Oregon Votes to Decriminalize Drugs Such as Heroin, Cocaine, and Meth With Addiction Treatment Initiative-Right Move?
Oregon became the first state to decriminalize illegal street drugs such as heroin, methamphetamine, and cocaine when they voted in favor of Measure 110 by a 55.8% majority. (cnn.com) The penalties for possession of small amounts of these drugs will now carry something that more closely resembles a traffic citation than a criminal charge. Perhaps the most important piece of the legislature that has been absent from many of the headlines is not just the decriminalization of the drugs but the Addiction Treatment Initiative that goes with it. (ballotpedia.org) It is unquestionably a push back on the War on Drugs policies, which has led to an opioid epidemic the likes of which has never been seen before and a steady incline in overdose-related deaths over the decades since it was introduced. I do not think there is much room for debate that our country’s approach to handling addiction and punishing addicts has been failing for a long time. But does this decision by Oregon voters in decriminalizing drugs help the problem or will it escalate it? That all depends on where we go from here and how the accompanying Addiction Treatment Initiative is carried out, especially if more states follow suit.
I have long been a believer that slapping felony records on people struggling with addiction for simple possession has done nothing to solve the problem but instead has escalated the drug crisis by creating barriers for those trying to better themselves and clean up their lives. It is my firm belief that for a person to have the best possible chance to succeed in overcoming addiction, they must find a life beyond addiction, one in which they can succeed and prosper. Felony records hinder that prospect greatly, as the inability to find good work and careers with damaging backgrounds can easily dissuade a person looking for reasons to stay clean.
Then there is the debate on whether prison and jail reform are the proper way to rehabilitate a person suffering from addiction. When possession of the illicit drugs just decriminalized in Oregon carry automatic felonies, the natural result of that has been an overcrowding of jails and prisons for drug-related crimes. That is a lot of taxpayer money spent on jail and prison reform, something that clearly has not gotten the results the laws were designed to create. It is not a stretch to believe that decriminalizing these drugs will result in a lot of money being freed up for other ways of helping addicts. How we use that money would dictate whether decriminalizing will result in less people struggling who are unable to receive the proper treatment and care and with it cleaner and safer streets.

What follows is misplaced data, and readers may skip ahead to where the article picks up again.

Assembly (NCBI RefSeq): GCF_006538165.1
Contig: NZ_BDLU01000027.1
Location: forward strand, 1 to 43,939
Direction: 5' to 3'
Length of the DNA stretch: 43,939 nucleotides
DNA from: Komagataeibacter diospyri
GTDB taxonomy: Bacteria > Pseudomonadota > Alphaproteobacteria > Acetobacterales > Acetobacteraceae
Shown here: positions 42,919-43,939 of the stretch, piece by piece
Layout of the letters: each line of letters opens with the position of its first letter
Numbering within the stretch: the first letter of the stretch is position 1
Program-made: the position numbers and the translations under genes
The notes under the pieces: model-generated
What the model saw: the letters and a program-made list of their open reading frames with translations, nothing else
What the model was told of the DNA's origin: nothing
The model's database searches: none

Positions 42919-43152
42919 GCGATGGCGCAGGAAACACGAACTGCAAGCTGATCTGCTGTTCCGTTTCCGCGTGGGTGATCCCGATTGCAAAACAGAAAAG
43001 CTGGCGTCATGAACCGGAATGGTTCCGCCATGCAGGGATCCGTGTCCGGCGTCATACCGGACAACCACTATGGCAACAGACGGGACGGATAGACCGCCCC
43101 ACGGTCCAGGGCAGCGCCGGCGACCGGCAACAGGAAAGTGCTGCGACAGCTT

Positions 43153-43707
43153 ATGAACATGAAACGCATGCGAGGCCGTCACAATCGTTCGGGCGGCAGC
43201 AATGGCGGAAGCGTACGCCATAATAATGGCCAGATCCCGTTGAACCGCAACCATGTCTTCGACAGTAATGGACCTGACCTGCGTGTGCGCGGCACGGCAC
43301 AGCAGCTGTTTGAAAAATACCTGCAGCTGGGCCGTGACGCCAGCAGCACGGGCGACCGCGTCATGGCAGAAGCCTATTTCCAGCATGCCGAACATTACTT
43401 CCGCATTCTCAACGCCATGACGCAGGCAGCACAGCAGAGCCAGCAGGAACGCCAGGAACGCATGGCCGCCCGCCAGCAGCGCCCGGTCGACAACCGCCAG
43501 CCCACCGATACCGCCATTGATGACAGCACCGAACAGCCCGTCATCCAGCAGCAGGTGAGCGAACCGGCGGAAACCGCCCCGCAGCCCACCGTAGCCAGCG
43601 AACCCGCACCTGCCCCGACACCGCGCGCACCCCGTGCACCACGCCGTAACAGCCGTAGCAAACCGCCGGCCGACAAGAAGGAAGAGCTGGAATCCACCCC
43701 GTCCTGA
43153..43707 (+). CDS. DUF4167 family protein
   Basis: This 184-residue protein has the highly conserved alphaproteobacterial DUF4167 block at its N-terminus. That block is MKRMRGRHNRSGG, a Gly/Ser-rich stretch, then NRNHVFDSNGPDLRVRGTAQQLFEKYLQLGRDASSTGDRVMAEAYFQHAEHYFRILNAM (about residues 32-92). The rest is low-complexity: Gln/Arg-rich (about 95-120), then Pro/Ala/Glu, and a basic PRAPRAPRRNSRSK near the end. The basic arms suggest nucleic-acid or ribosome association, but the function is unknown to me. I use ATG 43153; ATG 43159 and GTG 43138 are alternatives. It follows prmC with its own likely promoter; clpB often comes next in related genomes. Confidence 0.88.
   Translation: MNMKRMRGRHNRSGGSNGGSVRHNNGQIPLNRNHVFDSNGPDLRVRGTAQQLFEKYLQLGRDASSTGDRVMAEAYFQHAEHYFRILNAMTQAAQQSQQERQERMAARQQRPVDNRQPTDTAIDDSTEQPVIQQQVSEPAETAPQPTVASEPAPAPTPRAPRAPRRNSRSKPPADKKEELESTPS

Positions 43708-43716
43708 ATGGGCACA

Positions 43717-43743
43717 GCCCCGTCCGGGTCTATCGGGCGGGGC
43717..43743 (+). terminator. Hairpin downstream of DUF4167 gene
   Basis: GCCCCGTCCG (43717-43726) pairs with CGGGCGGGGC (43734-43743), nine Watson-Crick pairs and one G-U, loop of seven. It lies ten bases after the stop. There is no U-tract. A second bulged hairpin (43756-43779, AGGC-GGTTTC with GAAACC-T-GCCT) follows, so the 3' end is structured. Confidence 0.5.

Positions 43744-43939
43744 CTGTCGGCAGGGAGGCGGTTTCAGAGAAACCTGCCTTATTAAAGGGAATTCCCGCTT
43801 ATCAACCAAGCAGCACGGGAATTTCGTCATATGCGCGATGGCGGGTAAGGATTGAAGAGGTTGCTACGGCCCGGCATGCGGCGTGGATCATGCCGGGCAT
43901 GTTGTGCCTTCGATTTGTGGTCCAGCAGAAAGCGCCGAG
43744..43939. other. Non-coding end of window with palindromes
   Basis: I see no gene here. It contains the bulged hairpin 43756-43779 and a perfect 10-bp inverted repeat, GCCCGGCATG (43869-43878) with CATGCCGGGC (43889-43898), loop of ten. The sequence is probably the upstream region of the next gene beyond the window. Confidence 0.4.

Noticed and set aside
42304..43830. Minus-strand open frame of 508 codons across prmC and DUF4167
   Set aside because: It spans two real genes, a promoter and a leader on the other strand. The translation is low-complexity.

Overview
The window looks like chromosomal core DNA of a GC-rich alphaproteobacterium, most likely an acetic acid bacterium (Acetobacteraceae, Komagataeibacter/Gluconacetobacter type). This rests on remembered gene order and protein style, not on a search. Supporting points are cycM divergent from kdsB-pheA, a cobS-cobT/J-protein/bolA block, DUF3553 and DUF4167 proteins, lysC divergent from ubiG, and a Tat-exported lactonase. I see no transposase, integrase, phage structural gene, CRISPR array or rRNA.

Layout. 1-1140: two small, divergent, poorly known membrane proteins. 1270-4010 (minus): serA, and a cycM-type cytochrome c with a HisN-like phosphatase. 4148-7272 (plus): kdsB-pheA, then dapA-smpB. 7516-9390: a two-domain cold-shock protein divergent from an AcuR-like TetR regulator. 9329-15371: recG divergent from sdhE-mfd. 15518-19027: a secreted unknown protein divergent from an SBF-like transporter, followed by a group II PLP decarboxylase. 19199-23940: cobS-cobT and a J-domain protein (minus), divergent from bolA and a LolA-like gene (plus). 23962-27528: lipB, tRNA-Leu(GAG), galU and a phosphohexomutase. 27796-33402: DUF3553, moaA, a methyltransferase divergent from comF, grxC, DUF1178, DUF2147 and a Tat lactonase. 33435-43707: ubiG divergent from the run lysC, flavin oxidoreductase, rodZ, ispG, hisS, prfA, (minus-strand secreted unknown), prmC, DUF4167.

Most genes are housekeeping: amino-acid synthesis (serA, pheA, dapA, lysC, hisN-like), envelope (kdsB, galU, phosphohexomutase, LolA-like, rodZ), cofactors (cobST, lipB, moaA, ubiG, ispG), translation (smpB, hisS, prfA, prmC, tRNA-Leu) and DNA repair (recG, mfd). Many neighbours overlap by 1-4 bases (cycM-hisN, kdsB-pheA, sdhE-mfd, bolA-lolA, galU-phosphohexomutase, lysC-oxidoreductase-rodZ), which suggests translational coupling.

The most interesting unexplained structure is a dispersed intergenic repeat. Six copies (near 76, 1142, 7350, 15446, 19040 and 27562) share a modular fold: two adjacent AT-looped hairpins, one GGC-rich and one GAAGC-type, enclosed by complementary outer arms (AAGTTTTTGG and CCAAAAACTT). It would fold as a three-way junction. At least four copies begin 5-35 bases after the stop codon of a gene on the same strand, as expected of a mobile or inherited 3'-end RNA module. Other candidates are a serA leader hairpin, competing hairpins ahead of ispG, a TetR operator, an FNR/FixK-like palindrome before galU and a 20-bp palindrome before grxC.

There are obviously risks involved in decriminalizing these drugs in our society and how that risk plays out will all depend on the steps taken afterward. I do not believe people who are addicted to substances such as heroin, cocaine, and meth, at least for the most part, desire to continue an existence that is often miserable and very dangerous. Many of them are simply stuck, often in and out of jail or prison, and without the resources needed to get the help they need. If more states are to follow suit and vote towards decriminalizing these drugs, there needs to be ample focus on the Treatment Initiative and helping addicts.
The last thing we want to do as a society is use the decriminalization of these drugs to promote the idea that these drugs are not bad. I have faith that we are smarter than that as a society, but that will all be determined by what happens next. If we use the resources that will come from no longer tirelessly prosecuting and locking up addicts who are simply not well and need help by redirecting our efforts into more drug education, better and longer treatment centers with more resources that do not need to depend on quick drug-replacement therapy, and instead focus on fully helping a person for as long as it takes to rid themselves of substance abuse, then this could be a turning point in our efforts to not only flatten the curve but send it back down to a much more manageable level.
I do not know how the state of Oregon plans to handle the aftermath and implications of these new laws and how the initiative to provide statewide addiction and recovery services will play out, but I do believe it will be critical in how our country moves forward in other states. If this has the desired outcome and begins to help our country’s drug problem, I see no reason to oppose what they have done and look towards a brighter future in helping people overcome drug addiction. If it is not done carefully and with the mindset of helping people rid themselves of these drugs and instead creates more opportunity for people to become addicted to these destructive substances, we will be staring at another long and dark road. I hope for our country’s sake and all the families for which addiction has hit home, that we tread carefully and move towards making this a positive for our society.